Earlier this summer, I decided to officially opt into the tenantvesting strategy. I see the efficiency of renting where I live while owning what I can rent. I believe that the long-term growth potential will be exponential compared to taking the traditional homeownership route.
One downside to following this strategy is when you also decide to transition to a plug-in electric vehicle (EV). Ideally, you want to do the majority of your charging either overnight at home or during the day while at work. But what if you are a tenantvestor and instead need to use a 3rd-party charging station?
Both offer standard “trickle” charging and a 30-minute DC fast charging option. Personally, I prefer the 30-minute charge time and use the wait to read and plan my investment activities for the day. To use the Fast Charging stations your EV must be equipped with a CHAdeMO connector. This is standard on some models and on others, available as an upgrade.
After initially purchasing my EV, I used EVgo exclusively as the station also included the option to pay with my debit card. It wasn’t until that machine stopped working that I explored other options in the area to charge my vehicle since I didn’t have the EVgo RFID card that was included in the original purchase as a promotional item. I applied for a chip card on the EVgo website but it wouldn’t arrive for at least a week. And, downloading the EVgo mobile app was useless because I needed to activate my newly ordered chip card before I could charge using the app (more on UX later).
So, my research led me to a nearby ChargePoint Express Charger. Upon arrival, I noticed that there was no debit card option. Luckily, their Android and iOS apps support NFC payments so once you create your ChargePoint account and associate a payment source, you are good to go with a simple tap of your phone to the ChargePoint NFC reader.
Another pleasant surprise with my ChargePoint experience was that I was able to charge more for less. IOTW, for a flat rate of $0.20/minute, I received 79 miles of charge in 23 minutes of charge time. In contrast, my EVgo output averaged 65 miles of charge per 30 minutes of charge time. And, prior to receiving my EVgo card, I paid $12 per 30-minute charging session. Since cash flow is a major priority for me, let’s look at the cost differential between the two.
First, EVgo. After receiving and activating my EVgo card, I had to choose between two plans: Monthly Subscription or Flex Plan. For $10/mo, the monthly option gives you $0.20/minute charging with no additional session fees. If you choose this plan, you are essentially paying $100-$120 annually for the privilege of charging your EV at the rate of $0.20/minute at any EVgo DC charging station. The Flex Plan skips the monthly fee and replaces it with a $4.95 session charge + $0.20/minute. This plan is targeted at individuals who are infrequent chargers and may be opposed to the monthly subscription fee. EVgo also does not have NFC integration in their mobile apps at the time of this writing. Hopefully, that eventually changes.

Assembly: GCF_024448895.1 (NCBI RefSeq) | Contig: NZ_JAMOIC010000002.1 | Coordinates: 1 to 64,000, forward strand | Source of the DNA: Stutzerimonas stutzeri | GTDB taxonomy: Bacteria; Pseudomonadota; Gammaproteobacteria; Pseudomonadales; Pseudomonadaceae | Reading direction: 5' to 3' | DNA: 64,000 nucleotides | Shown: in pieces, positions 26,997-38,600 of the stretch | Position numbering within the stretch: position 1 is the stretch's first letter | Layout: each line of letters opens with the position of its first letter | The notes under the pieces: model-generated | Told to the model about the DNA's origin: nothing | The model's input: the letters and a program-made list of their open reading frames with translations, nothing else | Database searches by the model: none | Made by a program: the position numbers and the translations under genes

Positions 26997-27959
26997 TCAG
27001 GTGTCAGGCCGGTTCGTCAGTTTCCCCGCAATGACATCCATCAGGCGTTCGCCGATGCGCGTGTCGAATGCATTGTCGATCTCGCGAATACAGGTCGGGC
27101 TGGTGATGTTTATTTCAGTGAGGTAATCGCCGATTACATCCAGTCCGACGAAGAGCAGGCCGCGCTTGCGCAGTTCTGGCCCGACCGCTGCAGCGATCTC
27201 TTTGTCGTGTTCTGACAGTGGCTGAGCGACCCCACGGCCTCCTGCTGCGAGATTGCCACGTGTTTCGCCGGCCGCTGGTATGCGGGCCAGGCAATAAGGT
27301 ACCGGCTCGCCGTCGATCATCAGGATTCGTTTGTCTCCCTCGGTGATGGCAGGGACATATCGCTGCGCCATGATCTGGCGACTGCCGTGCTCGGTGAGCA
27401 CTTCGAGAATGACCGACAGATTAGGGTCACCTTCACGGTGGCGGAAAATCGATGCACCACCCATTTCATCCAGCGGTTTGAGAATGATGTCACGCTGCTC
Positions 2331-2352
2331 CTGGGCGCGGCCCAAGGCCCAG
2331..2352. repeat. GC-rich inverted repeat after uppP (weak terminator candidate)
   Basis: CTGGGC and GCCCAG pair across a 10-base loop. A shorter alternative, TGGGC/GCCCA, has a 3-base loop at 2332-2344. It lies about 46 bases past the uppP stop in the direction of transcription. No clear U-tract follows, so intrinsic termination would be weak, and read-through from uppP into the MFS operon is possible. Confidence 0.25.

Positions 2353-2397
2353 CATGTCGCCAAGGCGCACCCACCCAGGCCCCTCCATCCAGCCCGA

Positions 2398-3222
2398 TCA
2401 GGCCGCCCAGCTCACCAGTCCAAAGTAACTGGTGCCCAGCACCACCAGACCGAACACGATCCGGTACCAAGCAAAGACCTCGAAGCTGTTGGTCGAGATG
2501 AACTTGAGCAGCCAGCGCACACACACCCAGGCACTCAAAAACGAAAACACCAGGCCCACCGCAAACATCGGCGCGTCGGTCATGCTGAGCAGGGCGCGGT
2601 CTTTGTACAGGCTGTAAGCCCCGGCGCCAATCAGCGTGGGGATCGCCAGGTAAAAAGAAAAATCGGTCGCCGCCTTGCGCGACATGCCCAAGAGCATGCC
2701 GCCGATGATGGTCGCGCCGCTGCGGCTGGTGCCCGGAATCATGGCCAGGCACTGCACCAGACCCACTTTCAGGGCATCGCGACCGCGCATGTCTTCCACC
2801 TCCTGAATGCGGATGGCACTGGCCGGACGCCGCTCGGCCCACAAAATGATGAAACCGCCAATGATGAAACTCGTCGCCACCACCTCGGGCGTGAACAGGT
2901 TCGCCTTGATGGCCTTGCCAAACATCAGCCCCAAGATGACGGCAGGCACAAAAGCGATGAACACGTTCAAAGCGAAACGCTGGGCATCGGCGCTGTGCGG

As previously stated, ChargePoint charges a flat rate of $0.20/minute. When you first sign up, they do require you to load the ChargePoint app with $10 from which they deduct your charging session fees. And, they further require you to agree to allow them to top off that running balance so that you always have at least $10 available.
With this available data, it was clear to me that ChargePoint was the winner in terms of cash flow management. The additional costs with EVgo charging are just too steep. So, moving forward my strategy is to utilize ChargePoint as my primary charging station and EVgo as a last resort. I’ll update you if anything changes.
[UPDATE: 3/1/18] – EVgo has recently introduced a new Pay-As-You-Go Plan. This plan features a flat rate of $0.20/minute with no per session charges. Caveat Emptor: the default session time for all of EVgo’s plans has increased from 30 minutes to 45 minutes. TIP: your timer is your friend 😉